William James

working class poetry // punk rock performance

YOU'RE SIXTEEN & YOU'VE JUST COME HOME FROM YOUR FIRST HARDCORE SHOW

& the shirt you bought from a band you never heard before
tonight is draping over your shoulders like some tired flag,
& you're covered in sweat that's both yours & not yours,

a wave of shared exertion crashing down which feels like baptism,
like first communion, like you're sixteen & everything is a mystery,
or a mistake, & a stranger kicked you in the face tonight

until everything all made sense all at once & now your jaw
is a stiff bruise & you feel every single one of your teeth
which is magic because it hurts but not the way it hurt

when the locker door dug into your spine, not like your father's
belt buckle screaming through the air & you're bleeding, yes,
but not like you did when the pocket knife slipped into your arm

on purpose, more like the slow holy stain of the eucharist,
more like being washed clean & you're sixteen, always terrified
of damnation because the preacher man says christ is coming back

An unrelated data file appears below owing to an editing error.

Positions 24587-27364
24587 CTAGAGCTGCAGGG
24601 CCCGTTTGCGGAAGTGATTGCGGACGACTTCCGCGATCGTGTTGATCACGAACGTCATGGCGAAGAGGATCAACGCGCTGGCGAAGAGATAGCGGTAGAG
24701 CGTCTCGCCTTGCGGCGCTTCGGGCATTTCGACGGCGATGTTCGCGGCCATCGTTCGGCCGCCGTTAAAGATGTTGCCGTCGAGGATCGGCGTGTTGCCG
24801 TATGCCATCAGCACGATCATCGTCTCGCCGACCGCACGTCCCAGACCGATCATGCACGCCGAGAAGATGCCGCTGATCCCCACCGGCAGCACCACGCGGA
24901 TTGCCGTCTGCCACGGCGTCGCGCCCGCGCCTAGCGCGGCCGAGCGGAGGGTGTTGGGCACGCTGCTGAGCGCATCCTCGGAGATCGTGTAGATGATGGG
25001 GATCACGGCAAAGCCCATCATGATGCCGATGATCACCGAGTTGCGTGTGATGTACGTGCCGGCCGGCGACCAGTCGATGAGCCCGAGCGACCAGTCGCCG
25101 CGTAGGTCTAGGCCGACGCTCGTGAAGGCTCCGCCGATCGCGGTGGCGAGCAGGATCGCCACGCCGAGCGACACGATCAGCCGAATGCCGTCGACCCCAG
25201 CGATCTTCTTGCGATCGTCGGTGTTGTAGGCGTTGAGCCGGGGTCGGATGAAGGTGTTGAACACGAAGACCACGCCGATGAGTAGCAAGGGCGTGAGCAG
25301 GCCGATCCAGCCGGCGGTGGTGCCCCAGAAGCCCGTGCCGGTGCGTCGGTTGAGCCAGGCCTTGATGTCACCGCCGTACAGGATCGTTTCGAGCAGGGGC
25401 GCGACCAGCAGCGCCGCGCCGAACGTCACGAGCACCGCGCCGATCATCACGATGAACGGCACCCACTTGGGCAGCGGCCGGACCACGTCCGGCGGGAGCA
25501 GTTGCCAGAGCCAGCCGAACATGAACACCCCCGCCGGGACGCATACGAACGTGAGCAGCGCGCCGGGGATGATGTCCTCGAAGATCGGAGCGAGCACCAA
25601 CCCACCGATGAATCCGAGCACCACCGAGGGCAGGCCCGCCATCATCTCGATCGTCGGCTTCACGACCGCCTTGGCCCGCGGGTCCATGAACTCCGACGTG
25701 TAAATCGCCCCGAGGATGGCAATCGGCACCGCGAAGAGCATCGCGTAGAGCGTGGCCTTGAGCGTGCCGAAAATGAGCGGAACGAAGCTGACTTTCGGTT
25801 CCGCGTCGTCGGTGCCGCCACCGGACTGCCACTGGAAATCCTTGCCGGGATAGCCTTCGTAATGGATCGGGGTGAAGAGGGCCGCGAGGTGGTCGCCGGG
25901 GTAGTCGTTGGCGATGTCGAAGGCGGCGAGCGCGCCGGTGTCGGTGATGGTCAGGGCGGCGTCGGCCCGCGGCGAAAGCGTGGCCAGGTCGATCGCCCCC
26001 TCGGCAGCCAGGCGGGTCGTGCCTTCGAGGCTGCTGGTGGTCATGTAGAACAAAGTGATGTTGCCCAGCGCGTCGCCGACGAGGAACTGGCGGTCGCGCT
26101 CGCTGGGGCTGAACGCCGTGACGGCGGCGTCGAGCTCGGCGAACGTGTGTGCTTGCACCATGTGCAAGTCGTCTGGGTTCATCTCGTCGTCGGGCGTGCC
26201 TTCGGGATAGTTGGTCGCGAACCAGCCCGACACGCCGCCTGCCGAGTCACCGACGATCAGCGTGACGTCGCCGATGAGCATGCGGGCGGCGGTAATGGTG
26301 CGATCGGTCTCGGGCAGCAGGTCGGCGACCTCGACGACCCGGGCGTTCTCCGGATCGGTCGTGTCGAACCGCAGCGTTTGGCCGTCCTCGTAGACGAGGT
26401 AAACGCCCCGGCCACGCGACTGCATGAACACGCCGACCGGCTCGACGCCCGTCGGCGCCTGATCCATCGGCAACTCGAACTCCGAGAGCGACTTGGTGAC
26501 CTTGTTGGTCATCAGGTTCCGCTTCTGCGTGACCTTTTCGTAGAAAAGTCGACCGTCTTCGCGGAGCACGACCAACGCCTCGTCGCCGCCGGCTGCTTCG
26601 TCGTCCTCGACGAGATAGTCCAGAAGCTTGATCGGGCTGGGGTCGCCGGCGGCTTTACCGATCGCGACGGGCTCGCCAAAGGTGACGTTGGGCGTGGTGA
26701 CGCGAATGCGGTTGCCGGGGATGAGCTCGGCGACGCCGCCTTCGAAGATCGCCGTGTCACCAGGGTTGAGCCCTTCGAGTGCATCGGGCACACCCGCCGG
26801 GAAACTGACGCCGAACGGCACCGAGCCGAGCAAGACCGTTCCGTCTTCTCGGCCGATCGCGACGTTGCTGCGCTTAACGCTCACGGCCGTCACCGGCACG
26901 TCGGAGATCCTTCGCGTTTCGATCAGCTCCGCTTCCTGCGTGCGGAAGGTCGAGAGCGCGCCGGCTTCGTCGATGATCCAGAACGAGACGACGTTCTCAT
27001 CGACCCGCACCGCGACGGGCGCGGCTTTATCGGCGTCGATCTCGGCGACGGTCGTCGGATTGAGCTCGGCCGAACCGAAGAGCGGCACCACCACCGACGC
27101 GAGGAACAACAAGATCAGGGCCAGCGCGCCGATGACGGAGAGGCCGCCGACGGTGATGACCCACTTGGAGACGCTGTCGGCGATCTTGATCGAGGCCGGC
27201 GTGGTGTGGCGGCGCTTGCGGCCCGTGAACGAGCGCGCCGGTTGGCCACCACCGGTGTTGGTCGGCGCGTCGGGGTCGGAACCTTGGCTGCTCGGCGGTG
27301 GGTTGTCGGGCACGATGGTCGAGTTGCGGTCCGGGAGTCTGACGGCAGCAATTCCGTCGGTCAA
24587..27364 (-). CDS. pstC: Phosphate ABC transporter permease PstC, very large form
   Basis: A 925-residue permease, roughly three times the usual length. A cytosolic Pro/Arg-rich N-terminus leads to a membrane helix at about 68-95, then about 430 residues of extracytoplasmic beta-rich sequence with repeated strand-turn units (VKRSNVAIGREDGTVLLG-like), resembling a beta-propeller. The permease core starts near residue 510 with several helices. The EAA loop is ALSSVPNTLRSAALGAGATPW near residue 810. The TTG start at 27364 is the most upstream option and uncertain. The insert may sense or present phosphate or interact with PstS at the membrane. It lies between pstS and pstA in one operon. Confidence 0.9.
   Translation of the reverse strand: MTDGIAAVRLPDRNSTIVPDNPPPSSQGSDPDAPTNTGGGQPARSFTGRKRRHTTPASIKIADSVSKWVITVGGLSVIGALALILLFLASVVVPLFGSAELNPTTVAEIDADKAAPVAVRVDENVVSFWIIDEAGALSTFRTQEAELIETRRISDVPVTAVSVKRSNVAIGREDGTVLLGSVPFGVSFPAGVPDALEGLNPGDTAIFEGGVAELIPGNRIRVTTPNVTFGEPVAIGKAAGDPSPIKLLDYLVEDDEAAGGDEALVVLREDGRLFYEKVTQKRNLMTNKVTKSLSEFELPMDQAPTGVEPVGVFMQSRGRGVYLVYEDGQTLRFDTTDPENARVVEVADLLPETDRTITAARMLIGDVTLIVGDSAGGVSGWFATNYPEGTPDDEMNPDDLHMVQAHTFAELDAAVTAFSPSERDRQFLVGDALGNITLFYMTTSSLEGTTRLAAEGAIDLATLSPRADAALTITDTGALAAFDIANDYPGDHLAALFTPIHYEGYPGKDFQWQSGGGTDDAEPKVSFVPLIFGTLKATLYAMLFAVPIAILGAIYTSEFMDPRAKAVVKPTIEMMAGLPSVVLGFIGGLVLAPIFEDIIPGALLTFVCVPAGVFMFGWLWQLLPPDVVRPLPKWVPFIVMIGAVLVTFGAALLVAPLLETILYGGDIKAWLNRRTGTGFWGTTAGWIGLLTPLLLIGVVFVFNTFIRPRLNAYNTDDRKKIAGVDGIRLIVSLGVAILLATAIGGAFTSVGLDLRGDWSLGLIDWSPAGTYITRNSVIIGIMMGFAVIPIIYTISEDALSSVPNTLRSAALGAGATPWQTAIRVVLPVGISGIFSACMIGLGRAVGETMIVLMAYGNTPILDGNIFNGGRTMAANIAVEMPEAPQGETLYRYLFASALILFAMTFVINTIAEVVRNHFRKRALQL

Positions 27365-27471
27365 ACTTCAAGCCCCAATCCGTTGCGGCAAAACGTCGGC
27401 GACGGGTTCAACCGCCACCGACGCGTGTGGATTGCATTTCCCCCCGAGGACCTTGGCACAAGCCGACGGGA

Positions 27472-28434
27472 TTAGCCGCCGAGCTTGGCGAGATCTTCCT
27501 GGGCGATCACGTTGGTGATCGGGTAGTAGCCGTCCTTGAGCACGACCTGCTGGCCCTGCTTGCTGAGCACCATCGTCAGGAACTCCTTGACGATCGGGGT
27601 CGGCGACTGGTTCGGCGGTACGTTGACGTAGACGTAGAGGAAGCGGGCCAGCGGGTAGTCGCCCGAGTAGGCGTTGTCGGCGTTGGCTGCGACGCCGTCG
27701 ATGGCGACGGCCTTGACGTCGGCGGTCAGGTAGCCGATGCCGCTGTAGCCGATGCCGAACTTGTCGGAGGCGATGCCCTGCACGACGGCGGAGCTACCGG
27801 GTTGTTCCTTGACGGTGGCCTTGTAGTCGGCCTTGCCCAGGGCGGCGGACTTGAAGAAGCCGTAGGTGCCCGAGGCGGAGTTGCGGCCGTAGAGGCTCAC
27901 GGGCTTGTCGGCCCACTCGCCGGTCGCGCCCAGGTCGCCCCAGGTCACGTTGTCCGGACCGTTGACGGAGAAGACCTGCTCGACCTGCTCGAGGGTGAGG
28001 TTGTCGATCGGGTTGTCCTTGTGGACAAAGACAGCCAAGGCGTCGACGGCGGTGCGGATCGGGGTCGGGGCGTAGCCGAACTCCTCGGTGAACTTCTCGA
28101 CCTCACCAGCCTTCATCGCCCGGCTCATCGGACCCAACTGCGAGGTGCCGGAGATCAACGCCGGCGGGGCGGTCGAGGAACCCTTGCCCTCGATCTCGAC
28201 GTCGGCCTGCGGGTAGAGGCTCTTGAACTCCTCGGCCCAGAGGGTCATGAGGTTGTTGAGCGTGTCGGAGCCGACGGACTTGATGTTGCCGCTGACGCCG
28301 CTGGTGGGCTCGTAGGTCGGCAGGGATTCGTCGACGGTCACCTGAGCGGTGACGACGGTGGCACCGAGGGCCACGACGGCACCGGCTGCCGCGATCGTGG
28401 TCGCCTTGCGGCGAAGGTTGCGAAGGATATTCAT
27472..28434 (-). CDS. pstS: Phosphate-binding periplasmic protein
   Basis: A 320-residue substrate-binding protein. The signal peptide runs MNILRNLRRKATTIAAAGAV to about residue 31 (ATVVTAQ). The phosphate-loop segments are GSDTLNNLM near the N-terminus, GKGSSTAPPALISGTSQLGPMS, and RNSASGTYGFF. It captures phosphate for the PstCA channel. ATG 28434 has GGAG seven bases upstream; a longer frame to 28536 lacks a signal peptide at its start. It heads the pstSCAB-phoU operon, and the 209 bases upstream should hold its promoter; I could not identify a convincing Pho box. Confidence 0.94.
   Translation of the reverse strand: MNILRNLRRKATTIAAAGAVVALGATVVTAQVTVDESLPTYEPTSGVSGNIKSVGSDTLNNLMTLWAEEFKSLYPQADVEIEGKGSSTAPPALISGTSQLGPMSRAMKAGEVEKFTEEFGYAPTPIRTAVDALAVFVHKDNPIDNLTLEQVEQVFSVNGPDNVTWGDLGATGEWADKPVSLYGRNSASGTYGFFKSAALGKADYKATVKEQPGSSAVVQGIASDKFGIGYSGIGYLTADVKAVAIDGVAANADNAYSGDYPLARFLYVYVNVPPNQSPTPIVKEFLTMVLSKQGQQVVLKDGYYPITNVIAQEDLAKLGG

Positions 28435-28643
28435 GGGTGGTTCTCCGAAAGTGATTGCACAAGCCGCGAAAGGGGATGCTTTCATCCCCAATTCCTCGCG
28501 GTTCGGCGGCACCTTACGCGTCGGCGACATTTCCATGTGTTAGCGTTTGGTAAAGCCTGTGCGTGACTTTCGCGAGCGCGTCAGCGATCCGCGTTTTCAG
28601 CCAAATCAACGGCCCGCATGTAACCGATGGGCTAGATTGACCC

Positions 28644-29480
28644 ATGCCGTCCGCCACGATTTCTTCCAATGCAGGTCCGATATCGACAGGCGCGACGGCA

with murder in his eyes, & you are filled with a million different sins,
not washed in the blood of the lamb, you're unclean & terrified
that you will burn in hell forever, in flame & sulfur, swallow brimstone

like you're so fucking scared of the choking, but you're sixteen
& you've just come home from the first of what you know will be
many, many hardcore shows, & a stranger kicked you in the face

so hard salvation burst from your nose like you were a broken fountain,
& there you were all bathed in red, in all that pouring glory, hallelujah,
& you know that you're as holy as heaven ever intended you to be.

 

 

 

[originally published in The Rain, Party, & Disaster Society]

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